Barry Anderson remembers. He was deputy director of the Office of Management and Budget in 1995 and 1996, the last time the U.S. government closed its doors. He worked closely with a small cadre of OMB leaders, digging through little-known statutes and Justice Department interpretations to determine who is an essential employee and who should be furloughed.
“I’m not sure if it’s apocryphal or not but there were questions about the National Zoo,” he remembered. “The guards were essential. The people feeding the animals were essential. But what about the people who delivered the food and prepared it? If you run out of meat you don’t want them lions getting hungry.”
The bizarro world of the shutdown has left green-eyeshade guys with Solomonic decisions about feeding Simba. It has also riven the American people. Some are acutely feeling the shutdown pain — the furloughed workers themselves and any businesses that are immediately affected, say the oft-cited concessionaires near National Parks. Sen. Angus King, the Maine independent, notes the collapse of cruise ship tourism in Bar Harbor with the closing of Acadia National park. “If you own a motel and don’t fill the bed that night you can’t get that night back,” King says. He says the pain is isolated but spreading.
That’s partly because of the size of the affected workforce: About 450,000 federal employees have been furloughed out of a federal workforce of 2.7 million. (Almost all of the 350,000 Pentagon employees who had been furloughed were called back to service by Defense Secretary Chuck Hagel.) The American workforce is about 155 million, meaning this furlough affects less than one-third of 1 percent of U.S. workers.
And of course decisions that deem many “essential” allow Americans to can go about life without being hit by airplanes falling from the sky (because air traffic controllers are on the job), or fretting about al-Qaida surging (because the military is still shooting ), or hiding from Hannibal Lecters (because the federal Bureau of Prisons hasn’t unlocked the cells). The Postal Service is the federal entity that Americans deal with the most and it has not seen furloughs. The biggest entitlement checks, Social Security and Medicare, will keep rolling.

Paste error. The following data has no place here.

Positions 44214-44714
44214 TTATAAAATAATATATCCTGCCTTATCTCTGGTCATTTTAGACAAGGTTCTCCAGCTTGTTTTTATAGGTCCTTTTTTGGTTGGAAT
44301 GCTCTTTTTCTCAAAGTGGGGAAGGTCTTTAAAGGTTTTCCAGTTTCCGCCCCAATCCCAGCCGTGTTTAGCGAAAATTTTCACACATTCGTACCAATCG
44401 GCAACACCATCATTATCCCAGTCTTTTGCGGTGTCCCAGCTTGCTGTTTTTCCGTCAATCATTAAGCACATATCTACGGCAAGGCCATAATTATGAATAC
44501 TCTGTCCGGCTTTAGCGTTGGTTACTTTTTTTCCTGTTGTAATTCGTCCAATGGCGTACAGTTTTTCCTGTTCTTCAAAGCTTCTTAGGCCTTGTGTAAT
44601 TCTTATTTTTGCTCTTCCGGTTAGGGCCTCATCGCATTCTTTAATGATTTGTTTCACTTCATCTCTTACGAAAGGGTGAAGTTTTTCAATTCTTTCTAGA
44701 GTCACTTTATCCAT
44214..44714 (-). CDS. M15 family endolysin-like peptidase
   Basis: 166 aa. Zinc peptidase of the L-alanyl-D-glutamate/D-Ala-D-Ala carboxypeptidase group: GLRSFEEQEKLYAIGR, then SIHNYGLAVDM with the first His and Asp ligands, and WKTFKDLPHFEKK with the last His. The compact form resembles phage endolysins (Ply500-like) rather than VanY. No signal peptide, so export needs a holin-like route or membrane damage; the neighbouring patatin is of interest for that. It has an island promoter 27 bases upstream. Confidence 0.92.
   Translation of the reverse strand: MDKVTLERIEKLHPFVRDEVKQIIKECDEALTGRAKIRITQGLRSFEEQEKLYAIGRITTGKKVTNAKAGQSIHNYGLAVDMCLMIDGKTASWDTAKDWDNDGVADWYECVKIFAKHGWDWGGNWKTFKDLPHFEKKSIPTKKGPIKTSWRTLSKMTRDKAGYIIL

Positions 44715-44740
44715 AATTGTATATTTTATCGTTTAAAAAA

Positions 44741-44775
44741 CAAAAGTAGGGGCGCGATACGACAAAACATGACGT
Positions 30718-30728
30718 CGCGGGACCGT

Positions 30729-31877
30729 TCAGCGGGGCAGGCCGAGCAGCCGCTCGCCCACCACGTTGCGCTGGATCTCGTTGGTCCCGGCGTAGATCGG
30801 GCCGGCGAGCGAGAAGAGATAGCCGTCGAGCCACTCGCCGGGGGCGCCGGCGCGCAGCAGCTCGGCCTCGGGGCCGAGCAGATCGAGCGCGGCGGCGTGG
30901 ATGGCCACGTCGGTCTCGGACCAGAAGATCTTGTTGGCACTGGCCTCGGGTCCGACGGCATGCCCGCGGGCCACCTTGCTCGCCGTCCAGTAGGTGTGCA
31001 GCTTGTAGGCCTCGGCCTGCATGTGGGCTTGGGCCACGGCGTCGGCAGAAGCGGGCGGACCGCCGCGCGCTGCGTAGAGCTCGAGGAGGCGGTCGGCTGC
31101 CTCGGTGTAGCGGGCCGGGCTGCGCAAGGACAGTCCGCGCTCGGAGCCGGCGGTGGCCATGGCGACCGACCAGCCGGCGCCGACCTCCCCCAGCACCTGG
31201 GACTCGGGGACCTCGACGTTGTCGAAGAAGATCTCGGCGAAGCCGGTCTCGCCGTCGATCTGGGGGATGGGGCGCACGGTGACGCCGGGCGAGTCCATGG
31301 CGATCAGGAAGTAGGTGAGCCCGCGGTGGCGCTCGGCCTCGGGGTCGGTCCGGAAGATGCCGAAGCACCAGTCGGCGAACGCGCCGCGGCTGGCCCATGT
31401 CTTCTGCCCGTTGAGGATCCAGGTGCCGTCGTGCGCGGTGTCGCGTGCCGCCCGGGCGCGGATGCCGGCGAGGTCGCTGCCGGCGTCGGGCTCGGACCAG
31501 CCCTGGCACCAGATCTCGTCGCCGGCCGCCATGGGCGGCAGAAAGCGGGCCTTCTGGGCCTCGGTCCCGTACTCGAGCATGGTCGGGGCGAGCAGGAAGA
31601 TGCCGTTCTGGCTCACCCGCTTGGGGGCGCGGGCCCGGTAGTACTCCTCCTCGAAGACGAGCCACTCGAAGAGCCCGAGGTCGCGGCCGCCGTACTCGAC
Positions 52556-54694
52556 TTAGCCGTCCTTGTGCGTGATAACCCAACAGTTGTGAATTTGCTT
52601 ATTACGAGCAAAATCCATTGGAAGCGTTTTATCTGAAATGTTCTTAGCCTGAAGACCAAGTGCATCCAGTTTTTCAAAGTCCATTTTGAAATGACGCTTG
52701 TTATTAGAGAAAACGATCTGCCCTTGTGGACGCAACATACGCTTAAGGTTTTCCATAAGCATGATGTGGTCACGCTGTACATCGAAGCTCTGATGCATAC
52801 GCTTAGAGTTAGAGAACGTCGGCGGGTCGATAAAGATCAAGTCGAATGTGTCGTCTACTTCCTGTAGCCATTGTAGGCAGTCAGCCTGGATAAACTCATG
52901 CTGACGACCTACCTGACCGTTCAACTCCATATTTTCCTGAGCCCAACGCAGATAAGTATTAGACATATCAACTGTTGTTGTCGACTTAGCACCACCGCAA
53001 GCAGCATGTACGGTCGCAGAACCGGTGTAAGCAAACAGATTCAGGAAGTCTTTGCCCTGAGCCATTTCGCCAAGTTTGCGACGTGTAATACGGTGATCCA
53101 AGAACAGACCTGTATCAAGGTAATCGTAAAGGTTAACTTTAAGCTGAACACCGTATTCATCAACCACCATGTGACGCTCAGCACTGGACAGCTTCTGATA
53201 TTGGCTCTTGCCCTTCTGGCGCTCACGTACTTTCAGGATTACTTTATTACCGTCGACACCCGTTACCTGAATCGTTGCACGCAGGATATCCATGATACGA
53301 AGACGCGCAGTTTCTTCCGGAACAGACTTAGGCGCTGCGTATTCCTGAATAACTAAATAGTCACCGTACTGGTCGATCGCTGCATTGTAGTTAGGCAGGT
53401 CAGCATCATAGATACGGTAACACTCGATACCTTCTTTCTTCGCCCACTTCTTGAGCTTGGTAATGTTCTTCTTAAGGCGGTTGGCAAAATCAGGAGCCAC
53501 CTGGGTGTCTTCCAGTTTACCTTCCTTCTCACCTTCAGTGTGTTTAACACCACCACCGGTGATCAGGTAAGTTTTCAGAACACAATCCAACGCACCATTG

But while the pain is clearly tolerable now, it will begin to feel unacceptably acute soon, should the shutdown continue.
Consider transportation. Roads and bridges are paid for by a highway trust fund that shouldn’t be much affected by the pathological stalemate over a continuing resolution. But, one transportation industry representative says, there’s a huge regulatory dimension to roads — permits needed from the Environmental Protection Agency, the Fish and Wildlife Service, the Army Corps of Engineers, and others. Those agencies are barely functioning, let alone processing permits. The National Highway Transportation Safety Administration? Some of its funding comes from that trust fund and is secure — for things like crash test safety, for example. But any of the safety studies or promotions to get people to use their baby car seats properly or have recalls? Not happening. Government reports on oil that are followed closely in the transportation world might stop next week. What’s tolerable now won’t be in a month if roads can’t get built.
It’s been less than two weeks since the government was partially shuttered. Another week or so of the government not putting out economic statistics, leaving the financial-services industry flying blind, and Americans may feel it. When applications for veterans’ benefits or Federal Housing Administration loans start to stall, things may not look peachy. Not surprisingly the poor take it the hardest. Social Security for grandma in Boca seems safe, but all the administrative money for running the SNAP program, formerly known as food stamps? That’s gone even if the money for beneficiaries can last longer. School lunch programs may have another month left before states have to kick in. It’s not impossible that federal courts may start to slow down, with some trials going into cryogenic recess. That’s why economists overwhelmingly believe a shutdown of a few weeks will cause real problems.